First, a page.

Am I Paranoid?

I am sceptical about the idea of paranoia. Though, previously I had written an article on the origin of paranoia. Suddenly, I realize now that I have some kind of paranoia too. It started when my car’s side window was slashed by unknown forces causing the window to break. I woke up one fine morning and found out it’s broken.

The second event is when I returned home from Hari Raya leave and found some foul smelling creatures from the back of my house. My wife and I investigated and found some remains of dead cows were purposely left just next to our house.

Could these two events are just coincidental? On the other hand, may be somebody out there are not too happy with me and my family? Alternatively, could it be that just before Raya some thefts slaughtered stolen cows just near the bush next to my kitchen..

Let me work them out…You never know!


It turns out that the fireworks played by some of the naughty kids, a few nights before Hari Raya had smashed the side window mirror of my car. It costs me some 200 Ringgit just to replace for a ‘Made In Malaysia’ side window mirror. The old Korean made plus V-cool cover had easily cost me 700 Ringgit. In toto, I lost some 900 Ringgit just because of a damn stupid fireworks play. But, who should be responsible, are children or their parents that should be to blame?

I tried to confront the old pak cik (gentleman) who used to rear cows just behind my house. Once seeing me, the pak cik mount his bike and quickly ride away. Was that be the sign of guilty feeling? I have no answer..Sometime, you will never get the answer for everything in life. So leave it to God.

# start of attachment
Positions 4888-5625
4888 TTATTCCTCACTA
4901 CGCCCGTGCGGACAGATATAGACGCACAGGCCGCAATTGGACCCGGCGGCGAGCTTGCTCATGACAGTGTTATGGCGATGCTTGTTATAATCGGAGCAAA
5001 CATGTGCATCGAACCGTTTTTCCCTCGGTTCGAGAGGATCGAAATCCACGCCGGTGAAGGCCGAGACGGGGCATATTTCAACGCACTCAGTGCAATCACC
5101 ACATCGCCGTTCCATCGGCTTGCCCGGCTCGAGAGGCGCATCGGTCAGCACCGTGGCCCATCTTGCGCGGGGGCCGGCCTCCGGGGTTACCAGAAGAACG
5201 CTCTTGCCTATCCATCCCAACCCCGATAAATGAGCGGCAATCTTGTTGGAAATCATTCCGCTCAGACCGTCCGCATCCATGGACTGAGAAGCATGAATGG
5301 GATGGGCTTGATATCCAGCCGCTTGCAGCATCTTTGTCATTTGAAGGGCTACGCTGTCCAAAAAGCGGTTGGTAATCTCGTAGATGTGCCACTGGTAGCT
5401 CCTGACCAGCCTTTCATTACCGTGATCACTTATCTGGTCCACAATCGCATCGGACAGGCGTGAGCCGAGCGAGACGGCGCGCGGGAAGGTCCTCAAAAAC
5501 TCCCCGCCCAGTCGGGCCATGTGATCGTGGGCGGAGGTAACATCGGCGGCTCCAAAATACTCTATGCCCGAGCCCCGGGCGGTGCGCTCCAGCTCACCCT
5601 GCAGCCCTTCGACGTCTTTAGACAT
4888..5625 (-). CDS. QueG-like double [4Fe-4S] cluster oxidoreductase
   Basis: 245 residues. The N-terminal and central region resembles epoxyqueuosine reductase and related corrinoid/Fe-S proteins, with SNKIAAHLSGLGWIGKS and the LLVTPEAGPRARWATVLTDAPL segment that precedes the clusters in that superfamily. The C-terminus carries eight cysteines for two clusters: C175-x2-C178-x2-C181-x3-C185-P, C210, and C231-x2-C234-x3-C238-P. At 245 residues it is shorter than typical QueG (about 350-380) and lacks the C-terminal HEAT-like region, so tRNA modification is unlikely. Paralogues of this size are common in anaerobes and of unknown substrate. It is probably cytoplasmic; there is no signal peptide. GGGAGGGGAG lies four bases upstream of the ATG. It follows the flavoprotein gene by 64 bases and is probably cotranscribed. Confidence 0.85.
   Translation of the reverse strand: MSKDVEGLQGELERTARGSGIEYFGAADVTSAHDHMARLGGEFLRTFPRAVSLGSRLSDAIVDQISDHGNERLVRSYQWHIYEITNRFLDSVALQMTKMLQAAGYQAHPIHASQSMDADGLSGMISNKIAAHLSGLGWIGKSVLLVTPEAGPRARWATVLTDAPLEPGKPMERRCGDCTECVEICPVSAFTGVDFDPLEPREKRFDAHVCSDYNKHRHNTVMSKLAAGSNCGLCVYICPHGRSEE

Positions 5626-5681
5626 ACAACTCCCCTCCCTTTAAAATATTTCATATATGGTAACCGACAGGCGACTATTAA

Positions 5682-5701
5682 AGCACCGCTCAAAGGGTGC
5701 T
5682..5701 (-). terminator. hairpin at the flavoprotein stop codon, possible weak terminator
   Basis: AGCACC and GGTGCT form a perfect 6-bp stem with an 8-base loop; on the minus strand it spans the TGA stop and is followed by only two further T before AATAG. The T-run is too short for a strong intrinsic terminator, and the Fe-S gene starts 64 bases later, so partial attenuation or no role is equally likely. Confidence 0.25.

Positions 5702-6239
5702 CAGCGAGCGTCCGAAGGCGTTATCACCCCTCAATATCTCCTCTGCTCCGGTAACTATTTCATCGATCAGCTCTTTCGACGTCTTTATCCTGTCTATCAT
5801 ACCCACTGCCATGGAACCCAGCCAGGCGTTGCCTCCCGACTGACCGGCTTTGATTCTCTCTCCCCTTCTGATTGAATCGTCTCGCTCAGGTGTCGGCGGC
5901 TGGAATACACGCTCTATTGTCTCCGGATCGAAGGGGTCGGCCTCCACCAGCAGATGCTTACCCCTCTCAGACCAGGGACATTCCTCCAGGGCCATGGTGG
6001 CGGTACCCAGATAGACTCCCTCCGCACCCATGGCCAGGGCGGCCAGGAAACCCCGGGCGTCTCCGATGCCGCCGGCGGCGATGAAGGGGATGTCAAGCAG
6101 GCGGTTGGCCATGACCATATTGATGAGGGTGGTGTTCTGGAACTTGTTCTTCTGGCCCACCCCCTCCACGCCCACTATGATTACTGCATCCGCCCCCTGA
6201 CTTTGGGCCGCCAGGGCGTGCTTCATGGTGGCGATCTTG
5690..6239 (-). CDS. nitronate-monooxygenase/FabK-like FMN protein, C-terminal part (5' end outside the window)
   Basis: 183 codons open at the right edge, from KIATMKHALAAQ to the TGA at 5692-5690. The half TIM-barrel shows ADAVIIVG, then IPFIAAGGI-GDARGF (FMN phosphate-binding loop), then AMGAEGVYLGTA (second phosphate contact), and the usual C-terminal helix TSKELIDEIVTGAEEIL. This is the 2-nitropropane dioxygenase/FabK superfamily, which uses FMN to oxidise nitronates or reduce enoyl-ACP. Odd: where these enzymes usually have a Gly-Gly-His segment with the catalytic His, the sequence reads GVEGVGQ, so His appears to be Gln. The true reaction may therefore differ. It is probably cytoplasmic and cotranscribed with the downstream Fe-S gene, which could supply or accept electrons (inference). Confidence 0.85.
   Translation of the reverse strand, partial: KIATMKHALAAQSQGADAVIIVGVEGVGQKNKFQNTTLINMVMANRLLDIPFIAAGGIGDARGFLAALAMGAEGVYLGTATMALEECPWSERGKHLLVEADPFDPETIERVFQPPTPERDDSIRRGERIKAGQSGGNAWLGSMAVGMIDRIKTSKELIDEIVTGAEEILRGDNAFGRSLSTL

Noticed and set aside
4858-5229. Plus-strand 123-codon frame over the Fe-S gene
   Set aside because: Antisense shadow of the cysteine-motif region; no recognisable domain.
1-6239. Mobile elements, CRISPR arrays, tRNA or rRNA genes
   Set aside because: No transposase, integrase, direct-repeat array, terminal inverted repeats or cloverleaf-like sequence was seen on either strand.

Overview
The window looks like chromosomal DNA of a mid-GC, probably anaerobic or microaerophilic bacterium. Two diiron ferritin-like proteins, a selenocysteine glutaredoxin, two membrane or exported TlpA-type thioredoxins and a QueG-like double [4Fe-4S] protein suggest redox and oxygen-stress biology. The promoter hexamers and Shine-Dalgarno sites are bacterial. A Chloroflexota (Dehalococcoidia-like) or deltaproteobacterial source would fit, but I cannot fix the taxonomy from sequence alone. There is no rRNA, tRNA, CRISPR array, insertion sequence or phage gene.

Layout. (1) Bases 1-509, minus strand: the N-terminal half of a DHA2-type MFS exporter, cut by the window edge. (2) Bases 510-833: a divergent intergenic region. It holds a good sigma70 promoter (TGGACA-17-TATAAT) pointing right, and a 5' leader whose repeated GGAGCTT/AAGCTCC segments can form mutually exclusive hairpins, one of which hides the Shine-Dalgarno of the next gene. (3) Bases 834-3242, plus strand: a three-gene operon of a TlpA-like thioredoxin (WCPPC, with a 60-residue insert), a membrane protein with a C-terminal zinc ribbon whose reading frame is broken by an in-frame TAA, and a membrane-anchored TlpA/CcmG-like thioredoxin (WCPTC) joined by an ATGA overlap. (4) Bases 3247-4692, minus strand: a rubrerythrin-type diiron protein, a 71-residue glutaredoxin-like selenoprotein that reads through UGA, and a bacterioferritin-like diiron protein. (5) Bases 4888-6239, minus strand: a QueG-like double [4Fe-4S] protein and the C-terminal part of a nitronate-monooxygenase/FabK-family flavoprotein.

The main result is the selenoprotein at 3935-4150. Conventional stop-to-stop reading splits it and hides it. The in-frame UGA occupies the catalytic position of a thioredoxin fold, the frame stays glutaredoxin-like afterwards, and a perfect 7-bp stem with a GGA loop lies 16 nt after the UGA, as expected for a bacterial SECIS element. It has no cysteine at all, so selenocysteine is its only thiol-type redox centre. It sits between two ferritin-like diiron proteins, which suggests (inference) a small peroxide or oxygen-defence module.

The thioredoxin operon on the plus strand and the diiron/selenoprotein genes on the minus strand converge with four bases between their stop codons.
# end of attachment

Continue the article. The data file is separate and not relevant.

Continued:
Am I still paranoid? No. It’s all relieved once I hit the button Publish. Yooo..enjoy your life while you are still breathing.


P/S: the remains have been cleared by the pak cik. Hee..

Hillary Clinton

Many have read ‘Living Hillary: Hillary Rodham Clinton Memoirs’. Interestingly, this lady plays many roles in the world affairs, first as the First Lady and now as the State Secretary of the most powerful state in the world.

During the 1992 presidential campaign, Hillary Rodham Clinton observed, “Our lives are a mixture of different roles. Most of us are doing the best we can to find whatever the right balance is . . . For me, that balance is family, work, and service.”

Hillary1Hillary Diane Rodham, Dorothy and Hugh Rodham’s first child, was born on October 26, 1947. Two brothers, Hugh and Tony, soon followed. Hillary’s childhood in Park Ridge, Illinois, was happy and disciplined. She loved sports and her church, and was a member of the National Honor Society, and a student leader. Her parents encouraged her to study hard and to pursue any career that interested her. Hillary2